As of the close of trading on January 22, 2010, Fidelity Investments merged its Spartan 500 Index - Investor Class Fund (FSMKX) into its Spartan US Equity Fund (FUSEX). Beginning January 25, 2010, the newly merged fund retains the name Spartan 500 Index - Investor Class Fund but uses the FUSEX trading symbol. Because of this merger and use of the FUSEX symbol, as of January 22, 2010, we adjusted the number of shares we list for our S&P 500 Index theoretical tracking portfolio from 582.597 (of FSMKX, NAV $75.29 on 1/22/10) to 1,135.190 (equivalent shares of FUSEX, NAV $38.64 on 1/22/10). See our December 2009 and January 2010 results pages to review these changes.

Posted 2/19/10 8:59pm ET in Fundranker | Permalink | Comments (0)

Fundranker Gets Published!

Fundranker’s editor recently wrote three articles that will be published soon on the nationally known Free Money Finance blog: Education Tax Credits for 2009, Making Work Pay Tax Credit for 2009 and 2010, and Unrelated Dependent. The two tax credit articles will be published together in one post on Free Money Finance, and the Unrelated Dependent article will be published separately. Tune into Free Money Finance on February 3 and 6 to see these articles.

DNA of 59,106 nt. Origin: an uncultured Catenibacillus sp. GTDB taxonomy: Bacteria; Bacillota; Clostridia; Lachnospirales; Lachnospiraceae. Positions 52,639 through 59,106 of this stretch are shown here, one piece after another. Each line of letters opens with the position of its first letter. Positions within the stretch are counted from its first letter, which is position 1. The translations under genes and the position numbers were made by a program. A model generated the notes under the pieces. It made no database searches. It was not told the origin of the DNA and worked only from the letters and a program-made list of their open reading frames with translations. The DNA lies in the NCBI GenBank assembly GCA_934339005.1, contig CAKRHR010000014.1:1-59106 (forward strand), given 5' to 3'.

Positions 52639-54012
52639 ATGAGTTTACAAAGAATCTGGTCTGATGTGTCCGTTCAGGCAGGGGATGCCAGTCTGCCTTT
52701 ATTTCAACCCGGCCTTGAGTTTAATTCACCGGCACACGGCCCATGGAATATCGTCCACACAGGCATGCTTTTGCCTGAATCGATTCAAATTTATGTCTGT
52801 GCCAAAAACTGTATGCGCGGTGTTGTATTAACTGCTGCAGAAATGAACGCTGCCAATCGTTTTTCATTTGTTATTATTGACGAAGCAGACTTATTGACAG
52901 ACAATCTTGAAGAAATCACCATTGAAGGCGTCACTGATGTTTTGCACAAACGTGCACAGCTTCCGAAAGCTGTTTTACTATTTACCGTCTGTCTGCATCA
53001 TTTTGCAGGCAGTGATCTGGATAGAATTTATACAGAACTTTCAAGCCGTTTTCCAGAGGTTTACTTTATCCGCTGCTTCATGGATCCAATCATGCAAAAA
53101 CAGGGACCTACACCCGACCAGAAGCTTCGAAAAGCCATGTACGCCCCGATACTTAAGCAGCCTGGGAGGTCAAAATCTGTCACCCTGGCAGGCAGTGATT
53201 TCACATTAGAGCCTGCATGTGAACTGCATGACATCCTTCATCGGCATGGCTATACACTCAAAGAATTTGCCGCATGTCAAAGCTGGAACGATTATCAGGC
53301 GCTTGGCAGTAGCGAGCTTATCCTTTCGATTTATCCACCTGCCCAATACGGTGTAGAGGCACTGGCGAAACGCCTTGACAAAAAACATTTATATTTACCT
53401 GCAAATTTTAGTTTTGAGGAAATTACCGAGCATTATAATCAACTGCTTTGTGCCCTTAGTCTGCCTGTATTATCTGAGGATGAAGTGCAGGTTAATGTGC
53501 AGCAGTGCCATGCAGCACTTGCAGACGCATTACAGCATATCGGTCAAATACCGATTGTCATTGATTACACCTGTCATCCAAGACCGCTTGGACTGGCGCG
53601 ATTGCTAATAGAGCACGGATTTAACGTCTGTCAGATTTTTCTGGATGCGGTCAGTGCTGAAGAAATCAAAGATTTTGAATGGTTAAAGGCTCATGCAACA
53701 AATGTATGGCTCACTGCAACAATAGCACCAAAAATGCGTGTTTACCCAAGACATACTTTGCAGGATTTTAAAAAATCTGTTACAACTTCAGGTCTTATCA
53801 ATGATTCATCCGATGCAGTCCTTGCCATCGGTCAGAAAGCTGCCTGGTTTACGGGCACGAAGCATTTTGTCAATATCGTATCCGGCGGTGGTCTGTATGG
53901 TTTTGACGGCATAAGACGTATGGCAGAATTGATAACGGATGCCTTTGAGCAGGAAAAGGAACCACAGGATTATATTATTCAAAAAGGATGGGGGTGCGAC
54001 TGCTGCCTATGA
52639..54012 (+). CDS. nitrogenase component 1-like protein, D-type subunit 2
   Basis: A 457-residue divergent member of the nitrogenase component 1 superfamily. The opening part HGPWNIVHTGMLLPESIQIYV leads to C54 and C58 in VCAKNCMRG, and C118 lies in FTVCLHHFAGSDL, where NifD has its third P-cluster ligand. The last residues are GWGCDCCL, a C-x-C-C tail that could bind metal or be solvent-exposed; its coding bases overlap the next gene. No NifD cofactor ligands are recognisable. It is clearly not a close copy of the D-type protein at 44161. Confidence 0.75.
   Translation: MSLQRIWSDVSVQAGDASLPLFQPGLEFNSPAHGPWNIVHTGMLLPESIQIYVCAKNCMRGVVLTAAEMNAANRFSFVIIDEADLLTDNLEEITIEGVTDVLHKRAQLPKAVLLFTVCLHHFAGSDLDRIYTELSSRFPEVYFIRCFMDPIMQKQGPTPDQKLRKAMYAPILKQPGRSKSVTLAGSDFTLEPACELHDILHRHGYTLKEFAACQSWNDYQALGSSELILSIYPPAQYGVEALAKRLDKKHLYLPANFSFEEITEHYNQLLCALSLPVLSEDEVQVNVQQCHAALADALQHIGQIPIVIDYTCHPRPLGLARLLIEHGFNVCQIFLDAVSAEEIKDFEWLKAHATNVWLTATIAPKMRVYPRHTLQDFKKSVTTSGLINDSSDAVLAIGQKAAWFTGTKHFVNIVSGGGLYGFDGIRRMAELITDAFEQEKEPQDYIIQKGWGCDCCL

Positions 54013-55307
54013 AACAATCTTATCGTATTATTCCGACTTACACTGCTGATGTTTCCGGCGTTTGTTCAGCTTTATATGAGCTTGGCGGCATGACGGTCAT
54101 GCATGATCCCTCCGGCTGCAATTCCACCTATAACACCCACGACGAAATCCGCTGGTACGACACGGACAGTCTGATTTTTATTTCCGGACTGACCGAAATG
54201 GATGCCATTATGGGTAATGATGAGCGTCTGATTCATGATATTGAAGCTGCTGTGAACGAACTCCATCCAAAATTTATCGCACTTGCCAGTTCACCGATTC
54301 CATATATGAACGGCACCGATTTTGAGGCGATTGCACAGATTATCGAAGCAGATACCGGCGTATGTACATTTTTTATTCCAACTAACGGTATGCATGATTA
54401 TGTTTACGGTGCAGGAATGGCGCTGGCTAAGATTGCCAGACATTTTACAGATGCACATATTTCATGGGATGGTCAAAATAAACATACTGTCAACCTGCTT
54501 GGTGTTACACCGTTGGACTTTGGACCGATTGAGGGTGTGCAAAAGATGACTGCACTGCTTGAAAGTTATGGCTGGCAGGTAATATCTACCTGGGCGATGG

Posted 2/2/10 11:54am ET in Fundranker | Permalink | Comments (0)

Free E-File Fillable Forms for 2009

Many people hire professional tax preparers at tax time, but there still are plenty of us who feel very comfortable directly filling out tax forms ourselves and eschew using tax software as too cumbersome and as an unnecessary expense. For tax years up to 2008, we do-it-yourself taxpayers have had access to free fillable forms (PDFs) on the IRS website, but we were forced to print and mail the forms because there was no free e-file capability to go along with the free fillable forms.